Please enable JavaScript to access this page. Medicine And Fitness: A New World Of Baseball Hitting Aids

A New World Of Baseball Hitting Aids

Any young batter will seek the right equipment as he or she tries to make the most of natural talent. It doesn't hurt if the youngster is gifted with cat-like reflexes and sharp eyesight, but there is no substitute for a balanced, economical swing. Only repetitions hone this sort of swing, and without baseball hitting aids it is quite difficult getting those kind of repetitions when batting is interrupted by collecting balls from over the field.

A good place to begin might be with perhaps the simplest aid of all, the everyday batting tee. It does just what a golf tee would do but holds the ball higher, usually between thirty and forty-five inches high. This is a good range for younger hitters just perfecting their stroke.

To keep from having to spend all day running after balls struck off the tee, one could add a screen so the ball can be netted and pocketed . A few nets come with targets stitched in their netting to allow the youngster to know when the ball is a sure hit. Tees and screens are both just as good for softball as they are for baseball, and ought to be designed to stay upright and stationary during moderately windy days.

A swing tee lets one avoid the whole problem of netting the struck ball after it has been struck. With a swing arm tee the ball is firmly fixed to the arm that itself is designed to swing around while rooted to an axis. The ball just springs right back after being whipped around in a tight circle once the young hitter crushes it.

Any sort of batting tee is good enough for honing one's form through repetition, but none can simulate the action of being pitched to by a real pitcher. Unfortunately, needing to have a pitcher to practice with almost always means having to cut down on the repetitions one needs, not just with form, but to practice seeing the ball into the strike zone and timing that first move to ball. Here, a pitching machine is a crucial piece of equipment.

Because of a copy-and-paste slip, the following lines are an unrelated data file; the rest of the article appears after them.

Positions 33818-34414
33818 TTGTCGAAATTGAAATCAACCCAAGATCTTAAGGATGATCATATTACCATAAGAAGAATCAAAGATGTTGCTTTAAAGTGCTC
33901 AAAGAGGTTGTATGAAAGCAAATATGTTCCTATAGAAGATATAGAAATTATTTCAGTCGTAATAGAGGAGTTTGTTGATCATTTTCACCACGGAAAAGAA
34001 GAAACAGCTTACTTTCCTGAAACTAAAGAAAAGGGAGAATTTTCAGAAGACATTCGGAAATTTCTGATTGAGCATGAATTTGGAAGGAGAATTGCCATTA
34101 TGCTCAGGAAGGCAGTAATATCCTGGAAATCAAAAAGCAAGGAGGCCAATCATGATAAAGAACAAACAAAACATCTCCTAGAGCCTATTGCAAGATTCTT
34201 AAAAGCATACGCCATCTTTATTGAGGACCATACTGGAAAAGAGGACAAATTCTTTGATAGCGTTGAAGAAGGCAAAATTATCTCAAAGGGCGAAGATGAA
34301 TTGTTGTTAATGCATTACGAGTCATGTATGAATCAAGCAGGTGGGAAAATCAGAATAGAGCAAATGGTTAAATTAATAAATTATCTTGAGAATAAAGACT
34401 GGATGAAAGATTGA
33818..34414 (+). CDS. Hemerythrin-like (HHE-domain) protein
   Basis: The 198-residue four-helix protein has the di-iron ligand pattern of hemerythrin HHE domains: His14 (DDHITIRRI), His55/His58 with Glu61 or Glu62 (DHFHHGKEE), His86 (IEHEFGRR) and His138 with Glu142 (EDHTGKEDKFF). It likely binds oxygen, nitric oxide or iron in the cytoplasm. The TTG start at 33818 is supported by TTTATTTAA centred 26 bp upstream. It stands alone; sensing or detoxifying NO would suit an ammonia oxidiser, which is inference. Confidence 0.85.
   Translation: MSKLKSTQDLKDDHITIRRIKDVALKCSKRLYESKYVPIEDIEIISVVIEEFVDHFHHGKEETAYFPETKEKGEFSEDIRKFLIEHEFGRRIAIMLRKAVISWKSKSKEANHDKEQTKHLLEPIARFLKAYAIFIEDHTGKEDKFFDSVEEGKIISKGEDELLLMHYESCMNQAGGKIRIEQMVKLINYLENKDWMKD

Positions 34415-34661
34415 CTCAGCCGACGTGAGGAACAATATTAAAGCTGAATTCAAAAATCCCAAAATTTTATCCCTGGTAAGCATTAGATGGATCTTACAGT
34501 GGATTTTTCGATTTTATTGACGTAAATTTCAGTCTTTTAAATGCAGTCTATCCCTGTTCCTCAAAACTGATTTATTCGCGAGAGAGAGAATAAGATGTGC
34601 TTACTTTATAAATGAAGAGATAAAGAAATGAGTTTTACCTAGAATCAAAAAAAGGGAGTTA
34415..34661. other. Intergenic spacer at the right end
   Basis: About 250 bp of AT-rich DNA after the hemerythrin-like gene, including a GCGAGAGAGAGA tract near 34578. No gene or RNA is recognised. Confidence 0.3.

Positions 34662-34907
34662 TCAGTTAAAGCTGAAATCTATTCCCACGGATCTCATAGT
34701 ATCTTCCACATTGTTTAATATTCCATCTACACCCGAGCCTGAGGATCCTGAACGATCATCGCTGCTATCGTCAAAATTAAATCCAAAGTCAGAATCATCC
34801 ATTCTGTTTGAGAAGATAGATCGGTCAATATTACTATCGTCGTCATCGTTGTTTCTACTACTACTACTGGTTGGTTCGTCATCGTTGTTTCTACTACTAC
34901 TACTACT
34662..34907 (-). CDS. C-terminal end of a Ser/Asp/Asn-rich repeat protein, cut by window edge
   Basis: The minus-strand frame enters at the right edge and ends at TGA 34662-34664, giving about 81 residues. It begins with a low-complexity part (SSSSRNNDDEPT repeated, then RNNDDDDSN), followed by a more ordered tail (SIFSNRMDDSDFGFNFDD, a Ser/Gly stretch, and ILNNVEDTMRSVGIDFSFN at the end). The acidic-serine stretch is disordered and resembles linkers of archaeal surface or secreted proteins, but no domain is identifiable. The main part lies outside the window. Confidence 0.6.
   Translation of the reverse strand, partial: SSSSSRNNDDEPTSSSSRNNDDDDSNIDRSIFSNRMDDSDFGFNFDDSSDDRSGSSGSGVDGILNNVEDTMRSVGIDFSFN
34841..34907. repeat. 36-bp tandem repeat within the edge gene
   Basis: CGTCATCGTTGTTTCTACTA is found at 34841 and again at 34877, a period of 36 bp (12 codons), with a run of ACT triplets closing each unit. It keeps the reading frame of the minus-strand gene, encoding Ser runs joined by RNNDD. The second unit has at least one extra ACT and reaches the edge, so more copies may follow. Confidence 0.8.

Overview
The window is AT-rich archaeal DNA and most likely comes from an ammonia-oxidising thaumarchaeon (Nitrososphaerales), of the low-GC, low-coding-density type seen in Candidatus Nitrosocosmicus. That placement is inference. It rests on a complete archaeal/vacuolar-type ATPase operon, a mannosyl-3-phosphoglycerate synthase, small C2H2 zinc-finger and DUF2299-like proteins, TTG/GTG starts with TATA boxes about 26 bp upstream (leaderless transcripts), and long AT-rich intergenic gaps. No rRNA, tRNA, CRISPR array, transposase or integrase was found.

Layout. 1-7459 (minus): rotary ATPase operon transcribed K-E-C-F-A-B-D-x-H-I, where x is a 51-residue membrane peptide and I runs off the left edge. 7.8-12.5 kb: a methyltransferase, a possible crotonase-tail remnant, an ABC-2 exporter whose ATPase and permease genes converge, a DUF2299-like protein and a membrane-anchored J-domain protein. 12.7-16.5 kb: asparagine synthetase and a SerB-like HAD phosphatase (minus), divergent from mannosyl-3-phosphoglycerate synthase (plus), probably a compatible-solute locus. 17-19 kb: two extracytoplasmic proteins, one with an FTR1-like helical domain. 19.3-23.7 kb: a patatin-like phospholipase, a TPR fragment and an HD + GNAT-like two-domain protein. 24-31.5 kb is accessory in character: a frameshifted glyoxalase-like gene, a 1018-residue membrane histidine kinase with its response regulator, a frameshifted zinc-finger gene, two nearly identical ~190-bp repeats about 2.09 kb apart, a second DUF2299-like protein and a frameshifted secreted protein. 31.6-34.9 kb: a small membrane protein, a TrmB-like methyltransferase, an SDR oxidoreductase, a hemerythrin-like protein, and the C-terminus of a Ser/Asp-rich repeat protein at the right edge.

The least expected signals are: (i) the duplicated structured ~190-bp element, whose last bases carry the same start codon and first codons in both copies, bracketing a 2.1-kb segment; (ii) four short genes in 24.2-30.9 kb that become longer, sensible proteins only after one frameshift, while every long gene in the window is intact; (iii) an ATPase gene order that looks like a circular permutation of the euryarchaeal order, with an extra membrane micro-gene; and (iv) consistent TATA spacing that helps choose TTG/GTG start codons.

Many automatically think of the automatic pitching machine as something likely to be expensive, priced to where one wouldn't own one unless running either a batting range or a ball club. Today, however, home-appropriate pitching machines just for younger smaller players are readily available. Many are almost as inexpensive as the glove or the bat, constituting some of the least expensive, but most valuable, pieces of hitting training equipment.

One might look to buying protection nets for the back yard, looking like rooms or hallways woven out of fishing nets, for practicing with a pitching machine or with a practice pitcher. Those who don't mind something more pricey can look to the packages of equipment, quite often sponsored by a big name star. With packages one does see more of a difference between baseball and its cousin, softball.

A lot of the kind of equipment that was once the domain of league ball teams is available now to the common suburban household. Its scale is smaller but it is still built tough enough to handle a pounding. This is a toolkit that makes young batters better all over the world.

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